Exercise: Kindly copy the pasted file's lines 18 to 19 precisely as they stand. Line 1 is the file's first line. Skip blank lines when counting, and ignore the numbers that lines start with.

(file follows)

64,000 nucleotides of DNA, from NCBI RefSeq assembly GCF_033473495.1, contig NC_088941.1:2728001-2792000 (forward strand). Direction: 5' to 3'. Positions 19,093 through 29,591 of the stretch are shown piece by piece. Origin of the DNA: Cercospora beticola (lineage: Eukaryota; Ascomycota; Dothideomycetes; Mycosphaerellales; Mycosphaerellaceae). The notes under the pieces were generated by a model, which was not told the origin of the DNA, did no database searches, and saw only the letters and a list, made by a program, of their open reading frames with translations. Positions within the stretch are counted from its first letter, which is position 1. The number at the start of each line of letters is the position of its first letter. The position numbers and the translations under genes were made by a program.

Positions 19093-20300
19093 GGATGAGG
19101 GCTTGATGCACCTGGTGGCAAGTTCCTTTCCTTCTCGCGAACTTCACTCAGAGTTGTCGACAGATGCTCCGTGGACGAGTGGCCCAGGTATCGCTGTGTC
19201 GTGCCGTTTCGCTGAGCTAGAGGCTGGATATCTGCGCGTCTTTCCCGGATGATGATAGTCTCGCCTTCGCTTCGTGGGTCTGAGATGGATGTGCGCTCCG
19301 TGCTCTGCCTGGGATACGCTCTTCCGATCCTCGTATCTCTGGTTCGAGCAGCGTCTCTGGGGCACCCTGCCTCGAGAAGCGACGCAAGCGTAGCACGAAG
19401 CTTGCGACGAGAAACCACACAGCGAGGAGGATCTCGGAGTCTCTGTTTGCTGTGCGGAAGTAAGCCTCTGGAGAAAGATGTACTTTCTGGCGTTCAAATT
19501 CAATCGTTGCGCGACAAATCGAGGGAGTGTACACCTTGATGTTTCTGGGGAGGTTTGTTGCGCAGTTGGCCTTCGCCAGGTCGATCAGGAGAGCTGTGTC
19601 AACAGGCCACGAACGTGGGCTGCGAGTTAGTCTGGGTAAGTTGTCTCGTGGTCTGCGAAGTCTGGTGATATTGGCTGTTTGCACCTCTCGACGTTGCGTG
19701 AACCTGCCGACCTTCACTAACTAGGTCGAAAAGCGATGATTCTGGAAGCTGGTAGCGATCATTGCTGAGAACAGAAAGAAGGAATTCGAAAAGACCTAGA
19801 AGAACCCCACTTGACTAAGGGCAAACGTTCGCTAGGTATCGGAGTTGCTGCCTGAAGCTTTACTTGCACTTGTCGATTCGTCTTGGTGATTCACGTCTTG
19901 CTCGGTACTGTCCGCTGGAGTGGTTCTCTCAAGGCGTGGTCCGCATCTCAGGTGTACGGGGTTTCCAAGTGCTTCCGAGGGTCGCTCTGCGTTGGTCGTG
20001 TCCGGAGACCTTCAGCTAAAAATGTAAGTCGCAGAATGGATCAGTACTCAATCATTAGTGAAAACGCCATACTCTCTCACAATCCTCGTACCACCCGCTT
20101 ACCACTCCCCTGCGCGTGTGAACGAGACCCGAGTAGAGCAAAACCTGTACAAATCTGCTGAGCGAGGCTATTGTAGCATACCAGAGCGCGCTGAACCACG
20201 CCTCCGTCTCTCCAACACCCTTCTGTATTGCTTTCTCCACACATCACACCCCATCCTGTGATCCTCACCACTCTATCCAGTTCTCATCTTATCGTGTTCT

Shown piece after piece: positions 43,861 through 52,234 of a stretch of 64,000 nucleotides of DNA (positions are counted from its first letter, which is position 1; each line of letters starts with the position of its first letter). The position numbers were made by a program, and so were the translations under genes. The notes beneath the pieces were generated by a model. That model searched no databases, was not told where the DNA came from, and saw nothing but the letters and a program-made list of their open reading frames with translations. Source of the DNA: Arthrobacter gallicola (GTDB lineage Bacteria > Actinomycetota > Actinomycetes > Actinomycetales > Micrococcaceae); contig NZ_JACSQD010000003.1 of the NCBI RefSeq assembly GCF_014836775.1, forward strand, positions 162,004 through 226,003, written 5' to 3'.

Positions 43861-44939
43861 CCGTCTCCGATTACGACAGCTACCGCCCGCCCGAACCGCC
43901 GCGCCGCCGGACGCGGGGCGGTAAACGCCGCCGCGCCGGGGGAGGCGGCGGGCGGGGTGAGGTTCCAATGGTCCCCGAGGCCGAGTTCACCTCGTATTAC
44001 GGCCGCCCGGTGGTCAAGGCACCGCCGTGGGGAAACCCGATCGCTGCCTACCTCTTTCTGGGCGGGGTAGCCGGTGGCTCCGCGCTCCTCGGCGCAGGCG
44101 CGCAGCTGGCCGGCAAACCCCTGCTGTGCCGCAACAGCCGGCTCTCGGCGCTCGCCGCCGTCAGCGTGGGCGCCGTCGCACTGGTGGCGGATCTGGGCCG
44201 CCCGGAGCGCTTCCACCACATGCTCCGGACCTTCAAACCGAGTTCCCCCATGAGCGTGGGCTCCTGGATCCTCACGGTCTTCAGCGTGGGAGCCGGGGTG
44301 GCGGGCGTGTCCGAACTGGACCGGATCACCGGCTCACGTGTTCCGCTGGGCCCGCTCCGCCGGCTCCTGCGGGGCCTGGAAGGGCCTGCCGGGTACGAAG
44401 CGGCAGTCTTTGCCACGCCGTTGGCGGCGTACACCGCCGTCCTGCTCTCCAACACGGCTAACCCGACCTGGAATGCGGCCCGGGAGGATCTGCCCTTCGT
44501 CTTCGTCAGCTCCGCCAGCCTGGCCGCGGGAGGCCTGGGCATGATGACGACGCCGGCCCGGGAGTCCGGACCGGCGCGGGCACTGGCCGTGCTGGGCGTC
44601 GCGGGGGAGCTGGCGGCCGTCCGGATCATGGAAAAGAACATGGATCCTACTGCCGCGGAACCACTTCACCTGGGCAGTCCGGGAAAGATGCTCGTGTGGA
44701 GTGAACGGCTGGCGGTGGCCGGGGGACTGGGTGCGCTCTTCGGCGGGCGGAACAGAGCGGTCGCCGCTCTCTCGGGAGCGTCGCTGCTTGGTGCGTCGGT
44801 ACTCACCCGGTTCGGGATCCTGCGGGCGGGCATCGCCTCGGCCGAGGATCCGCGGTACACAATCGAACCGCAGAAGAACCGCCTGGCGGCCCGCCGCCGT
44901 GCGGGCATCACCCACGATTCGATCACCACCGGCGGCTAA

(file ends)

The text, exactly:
43861 CCGTCTCCGATTACGACAGCTACCGCCCGCCCGAACCGCC
43901 GCGCCGCCGGACGCGGGGCGGTAAACGCCGCCGCGCCGGGGGAGGCGGCGGGCGGGGTGAGGTTCCAATGGTCCCCGAGGCCGAGTTCACCTCGTATTAC